Myths & Facts
Fact: A 2009 Rand Corporation study, Achievement and Attainment in Chicago Charter Schools, found that "There is no indication that charters are "skimming the cream" of students from CPS: Prior achievement levels of students who leave CPS schools for charter schools are not substantially higher than the achievement levels of the peers they leave behind." Illinois charter schools are required by law to admit district students who apply on a first-come, first-served basis. The only priority is given to siblings of students already in the school. If there are too many applicants for available spots, the law requires the school to admit students by lottery.
Fact: While the national charter performance data varies by state, Illinois charter schools on average perform better than district-run public schools.
- 74% of charter high schools exceeded comparison school performance on the 2014 ACT.
- 66% of Illinois charter elementary schools exceeded comparison school performance in reading in 2014; 56% exceeded comparison schools in math.
- 14 of the top 15 non-selective high schools in the city in ACT growth performance are charter schools.
- Charter public schools represent all 12 of the top 12 highest performing non-selective Chicago high schools on the 2014 ACT.
- College enrollment rates for charter schools students are 20 percentage points higher than their peers at district-run schools (70% vs. 50%). College persistence rates are also higher (70% vs. 64%).
Myth: Charter school children come from more committed families, and that accounts for their improved academic results.
Fact: A 2009 Rand Corporation study, Achievement and Attainment in Chicago Charter Schools compares charter school students to those who applied to charter schools but were not admitted showing that charter schools alone make a big difference in student outcomes. Studies of New York and Chicago charter schools found a direct positive relationship between charter school attendance and academic performance—the longer a child is in a charter school, the better he or she does.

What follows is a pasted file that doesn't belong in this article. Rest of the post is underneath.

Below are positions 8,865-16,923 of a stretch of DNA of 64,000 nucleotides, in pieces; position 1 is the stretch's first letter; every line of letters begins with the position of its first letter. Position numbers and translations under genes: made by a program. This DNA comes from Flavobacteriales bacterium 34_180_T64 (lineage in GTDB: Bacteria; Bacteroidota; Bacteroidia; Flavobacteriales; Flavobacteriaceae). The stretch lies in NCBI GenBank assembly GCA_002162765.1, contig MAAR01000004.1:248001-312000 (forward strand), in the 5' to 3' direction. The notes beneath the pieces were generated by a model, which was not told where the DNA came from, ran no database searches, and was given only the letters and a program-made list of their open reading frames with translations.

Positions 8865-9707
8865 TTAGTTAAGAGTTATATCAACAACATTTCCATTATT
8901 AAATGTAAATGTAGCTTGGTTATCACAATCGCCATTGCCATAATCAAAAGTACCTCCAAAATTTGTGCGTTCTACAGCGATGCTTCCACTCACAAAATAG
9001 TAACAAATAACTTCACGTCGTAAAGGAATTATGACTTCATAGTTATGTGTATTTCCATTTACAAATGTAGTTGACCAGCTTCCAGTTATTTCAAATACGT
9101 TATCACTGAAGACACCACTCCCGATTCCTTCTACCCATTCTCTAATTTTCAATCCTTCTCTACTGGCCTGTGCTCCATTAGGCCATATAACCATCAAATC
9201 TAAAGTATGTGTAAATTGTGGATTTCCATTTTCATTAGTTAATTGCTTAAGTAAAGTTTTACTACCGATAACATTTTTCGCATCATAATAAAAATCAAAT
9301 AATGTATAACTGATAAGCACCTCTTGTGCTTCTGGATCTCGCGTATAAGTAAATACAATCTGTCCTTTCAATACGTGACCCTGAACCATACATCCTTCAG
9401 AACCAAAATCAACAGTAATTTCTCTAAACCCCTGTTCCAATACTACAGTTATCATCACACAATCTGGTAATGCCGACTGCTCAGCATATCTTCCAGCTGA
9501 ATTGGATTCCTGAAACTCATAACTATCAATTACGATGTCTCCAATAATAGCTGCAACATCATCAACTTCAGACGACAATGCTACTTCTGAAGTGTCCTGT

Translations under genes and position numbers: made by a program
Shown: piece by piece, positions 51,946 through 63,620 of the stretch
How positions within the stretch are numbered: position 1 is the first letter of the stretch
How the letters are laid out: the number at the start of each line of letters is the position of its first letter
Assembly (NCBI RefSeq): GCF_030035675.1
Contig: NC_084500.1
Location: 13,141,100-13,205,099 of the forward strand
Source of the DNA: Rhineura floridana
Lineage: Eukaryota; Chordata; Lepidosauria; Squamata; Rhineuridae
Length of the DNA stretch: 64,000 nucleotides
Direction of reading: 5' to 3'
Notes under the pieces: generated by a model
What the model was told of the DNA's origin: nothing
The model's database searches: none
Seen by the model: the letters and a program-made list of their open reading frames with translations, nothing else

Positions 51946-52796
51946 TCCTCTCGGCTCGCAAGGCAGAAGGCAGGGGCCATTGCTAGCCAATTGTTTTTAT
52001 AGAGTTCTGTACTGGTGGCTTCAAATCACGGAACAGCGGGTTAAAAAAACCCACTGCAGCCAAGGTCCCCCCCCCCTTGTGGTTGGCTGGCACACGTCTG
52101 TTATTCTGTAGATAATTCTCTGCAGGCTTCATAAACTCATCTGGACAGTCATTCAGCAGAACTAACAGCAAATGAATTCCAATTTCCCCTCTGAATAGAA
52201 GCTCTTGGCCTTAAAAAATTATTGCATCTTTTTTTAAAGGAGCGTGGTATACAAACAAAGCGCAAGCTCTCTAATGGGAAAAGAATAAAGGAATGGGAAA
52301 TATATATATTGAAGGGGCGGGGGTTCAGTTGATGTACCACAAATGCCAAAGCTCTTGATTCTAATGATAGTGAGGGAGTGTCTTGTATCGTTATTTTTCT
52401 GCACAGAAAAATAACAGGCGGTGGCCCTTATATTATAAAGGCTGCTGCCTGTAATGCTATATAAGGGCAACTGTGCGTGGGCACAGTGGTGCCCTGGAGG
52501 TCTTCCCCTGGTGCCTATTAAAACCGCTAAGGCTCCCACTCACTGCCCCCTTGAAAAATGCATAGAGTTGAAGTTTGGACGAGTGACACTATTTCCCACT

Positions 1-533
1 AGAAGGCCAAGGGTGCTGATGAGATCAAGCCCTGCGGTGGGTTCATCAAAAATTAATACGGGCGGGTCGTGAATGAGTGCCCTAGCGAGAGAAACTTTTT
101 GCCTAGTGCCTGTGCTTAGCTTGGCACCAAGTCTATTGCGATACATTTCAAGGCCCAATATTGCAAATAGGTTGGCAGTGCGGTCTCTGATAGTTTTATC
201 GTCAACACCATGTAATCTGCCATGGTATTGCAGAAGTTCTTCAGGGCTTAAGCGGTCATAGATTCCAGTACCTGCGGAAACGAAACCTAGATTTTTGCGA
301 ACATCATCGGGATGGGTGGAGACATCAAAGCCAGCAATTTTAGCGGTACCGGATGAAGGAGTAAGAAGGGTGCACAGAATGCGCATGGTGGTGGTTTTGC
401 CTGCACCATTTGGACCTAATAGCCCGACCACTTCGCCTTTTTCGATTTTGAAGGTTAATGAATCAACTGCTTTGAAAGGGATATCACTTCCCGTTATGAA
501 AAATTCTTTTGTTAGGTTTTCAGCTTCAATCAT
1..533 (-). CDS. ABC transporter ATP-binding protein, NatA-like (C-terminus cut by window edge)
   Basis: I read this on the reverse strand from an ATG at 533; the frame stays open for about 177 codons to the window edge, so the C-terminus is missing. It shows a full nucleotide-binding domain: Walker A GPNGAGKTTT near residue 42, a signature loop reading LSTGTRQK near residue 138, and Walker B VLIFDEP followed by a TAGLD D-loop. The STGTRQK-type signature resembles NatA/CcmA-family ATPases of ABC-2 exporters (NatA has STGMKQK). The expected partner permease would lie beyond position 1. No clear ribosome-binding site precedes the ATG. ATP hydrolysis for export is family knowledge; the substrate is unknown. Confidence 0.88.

Fact: By law, charter schools are publicly-funded, open enrollment, free public schools operated by non-profit organizations.
Fact: All charters, by law, must be governed by a non-profit board of directors. A charter school may choose to contract out the management of the school to another nonprofit or for-profit management company. Only 7% of schools contract with for-profit management companies, and these contracts must be reviewed by the charter school's authorizer.
Fact: Like other district schools, charters must take any special education student who applies, on the same basis as other students. If a special education student applies to a charter, he or she will have the same chance to be selected in the lottery as any other student. In fact, charter schools serve a comparable number of special education students as district-run schools: 13% in charters and 14% in district-run schools statewide in 2014.
Fact: Some charters experience high teacher turnover, especially in their early years. But there is no indication that high turnover, even where it occurs, hurts students. Charters are designed to put students first, and that means attracting and retaining the very best teachers — and it means not retaining teachers who are not performing well, are not mission driven, or are not a good fit with the culture of the school.
Fact: Student attrition is generally high in urban areas, in both district-run schools and charter public schools. The vast majority of students who leave do so because their families move. By law, charter schools are open enrollment schools, and may not counsel students out based on student performance or behavior challenges.
Myth: Charter schools take in so much private funding, it doesn't matter that they are underfunded by the state.
Fact: Charter public schools have the same opportunity as district-run schools to raise funds to bring more resources to the public school arena. Many believe that charters can rely on alternative sources of funding to bridge the gap in funding from district-run schools, however charter schools are only able to close 40% of that gap on average. Despite the funding gap, however, all charters are required to have a strong plan for sustainability in order to be approved and many charter public schools have proven to be effective operators with fewer dollars per pupil than traditionally funded public schools.
Fact: Finding an appropriate building is the biggest hurdle for a charter school. Schools occupy old school district buildings, unused private school buildings, converted industrial or commercial space, or new buildings they construct. Unlike district-run schools, Illinois' charter public schools do not receive nearly enough public funding for their school buildings or other capital improvements, creating an enormous fundraising burden.
Fact: Most Illinois charters are located in under resourced neighborhoods, and they serve mostly low-income, minority students. Statewide, 93% of charter school students are African American or Latino and 89% of charter public school students are low-income.
Fact: The charter law is designed to give communities the power to create public schools that serve their needs. Charter schools are privately operated, but they are not privately owned. The charter holder is always a non-profit organization, and the charter school is always a public school.